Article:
If a credit card number is stolen, consumers should report the theft immediately to their credit card company or ATM provider, as losses resulting from that number being stolen can accumulate quickly as a result of failure to take action. Many credit card companies offer services specifically for helping consumers deal with the loss or theft of their credit cards and card numbers, say experts at the Federal Trade Commission, or FTC. Consumers relieve themselves of further liability after reporting losses, although the scope of liability varies depending on the type and make of credit card.Continue Reading
Consumers reporting a credit card number loss should take several actions upon discovering the error. After calling their appropriate credit card issuer, consumers should follow up with a written statement, either in standard letter or email form. This written correspondence should state the affected account number, a date and time when the cardholder first noticed the wrongdoing and time of initial call to the credit card company. Consumers should also evaluate their credit card statements to search for unauthorized transactions, say officials at the FTC.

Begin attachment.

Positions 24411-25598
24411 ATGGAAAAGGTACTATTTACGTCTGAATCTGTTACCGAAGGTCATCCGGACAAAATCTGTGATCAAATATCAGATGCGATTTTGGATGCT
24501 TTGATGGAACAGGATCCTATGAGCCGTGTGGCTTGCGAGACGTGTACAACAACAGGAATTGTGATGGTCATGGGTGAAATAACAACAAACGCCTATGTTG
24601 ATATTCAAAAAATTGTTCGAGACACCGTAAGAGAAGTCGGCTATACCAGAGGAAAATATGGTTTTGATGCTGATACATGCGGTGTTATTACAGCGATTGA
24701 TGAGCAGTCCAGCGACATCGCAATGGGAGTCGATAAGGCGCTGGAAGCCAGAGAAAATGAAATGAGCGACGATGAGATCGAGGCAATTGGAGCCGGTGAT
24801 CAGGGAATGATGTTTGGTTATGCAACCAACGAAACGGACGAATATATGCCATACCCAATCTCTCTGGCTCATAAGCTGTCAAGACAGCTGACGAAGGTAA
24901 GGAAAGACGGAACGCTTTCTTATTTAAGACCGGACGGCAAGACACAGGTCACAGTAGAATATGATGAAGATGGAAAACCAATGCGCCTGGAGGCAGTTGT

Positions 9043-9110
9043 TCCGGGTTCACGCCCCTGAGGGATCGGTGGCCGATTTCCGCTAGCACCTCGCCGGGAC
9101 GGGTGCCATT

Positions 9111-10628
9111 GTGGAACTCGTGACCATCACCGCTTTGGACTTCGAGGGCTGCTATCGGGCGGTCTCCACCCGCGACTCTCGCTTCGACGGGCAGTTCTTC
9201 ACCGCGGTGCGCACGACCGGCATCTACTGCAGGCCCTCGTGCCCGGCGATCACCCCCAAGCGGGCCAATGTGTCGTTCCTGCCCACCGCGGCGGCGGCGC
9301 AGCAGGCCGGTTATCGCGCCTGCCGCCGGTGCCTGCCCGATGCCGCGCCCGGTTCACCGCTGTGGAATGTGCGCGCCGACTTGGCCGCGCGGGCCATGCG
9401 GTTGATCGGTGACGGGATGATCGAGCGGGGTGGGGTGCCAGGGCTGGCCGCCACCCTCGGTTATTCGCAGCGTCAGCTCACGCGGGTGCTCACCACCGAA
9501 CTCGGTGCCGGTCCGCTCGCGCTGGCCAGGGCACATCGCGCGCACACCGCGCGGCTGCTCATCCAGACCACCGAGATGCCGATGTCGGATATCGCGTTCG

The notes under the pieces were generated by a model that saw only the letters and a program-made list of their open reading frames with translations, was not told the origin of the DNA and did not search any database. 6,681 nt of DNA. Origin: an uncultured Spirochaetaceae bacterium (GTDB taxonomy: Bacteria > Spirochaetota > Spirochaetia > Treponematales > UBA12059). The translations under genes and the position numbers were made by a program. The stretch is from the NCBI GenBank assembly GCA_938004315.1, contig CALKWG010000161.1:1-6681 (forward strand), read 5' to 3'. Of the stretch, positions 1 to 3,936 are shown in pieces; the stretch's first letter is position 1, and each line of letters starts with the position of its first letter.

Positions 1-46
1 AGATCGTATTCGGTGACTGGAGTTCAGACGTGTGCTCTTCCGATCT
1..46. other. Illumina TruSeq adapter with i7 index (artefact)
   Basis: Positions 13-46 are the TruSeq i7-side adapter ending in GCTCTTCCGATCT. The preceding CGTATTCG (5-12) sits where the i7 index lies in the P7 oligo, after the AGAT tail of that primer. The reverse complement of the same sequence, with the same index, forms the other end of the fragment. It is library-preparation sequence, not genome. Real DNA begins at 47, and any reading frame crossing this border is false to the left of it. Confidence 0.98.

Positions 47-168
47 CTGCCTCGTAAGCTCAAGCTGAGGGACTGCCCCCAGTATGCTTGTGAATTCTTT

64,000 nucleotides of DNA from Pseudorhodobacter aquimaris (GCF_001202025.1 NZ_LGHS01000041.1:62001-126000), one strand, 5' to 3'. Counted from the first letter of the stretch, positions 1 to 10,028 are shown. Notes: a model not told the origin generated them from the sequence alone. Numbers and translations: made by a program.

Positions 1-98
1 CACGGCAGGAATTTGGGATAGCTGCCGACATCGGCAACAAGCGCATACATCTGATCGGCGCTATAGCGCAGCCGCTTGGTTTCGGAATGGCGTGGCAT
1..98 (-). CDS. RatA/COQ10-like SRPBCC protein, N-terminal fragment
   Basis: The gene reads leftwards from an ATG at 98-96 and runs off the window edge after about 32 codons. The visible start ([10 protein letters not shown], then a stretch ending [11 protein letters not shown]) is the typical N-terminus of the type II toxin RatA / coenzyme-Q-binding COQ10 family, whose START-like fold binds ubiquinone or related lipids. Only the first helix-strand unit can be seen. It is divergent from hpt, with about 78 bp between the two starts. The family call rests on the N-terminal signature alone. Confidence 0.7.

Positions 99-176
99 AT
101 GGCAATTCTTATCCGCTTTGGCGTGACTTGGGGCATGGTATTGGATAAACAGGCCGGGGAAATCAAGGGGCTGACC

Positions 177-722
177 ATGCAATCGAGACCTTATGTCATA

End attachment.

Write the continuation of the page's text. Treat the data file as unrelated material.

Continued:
Additionally, they should consult their homeowner's insurance policy contract to determine if that company covers losses of credit card information. Reporting a loss as soon as possible reduces potentially catastrophic financial damage; fees start at $50 with a failure to report a loss after 2 days, and may lead to a loss of all bank account finances for losses reported 60 days or more after an incident.Learn more about Credit & Lending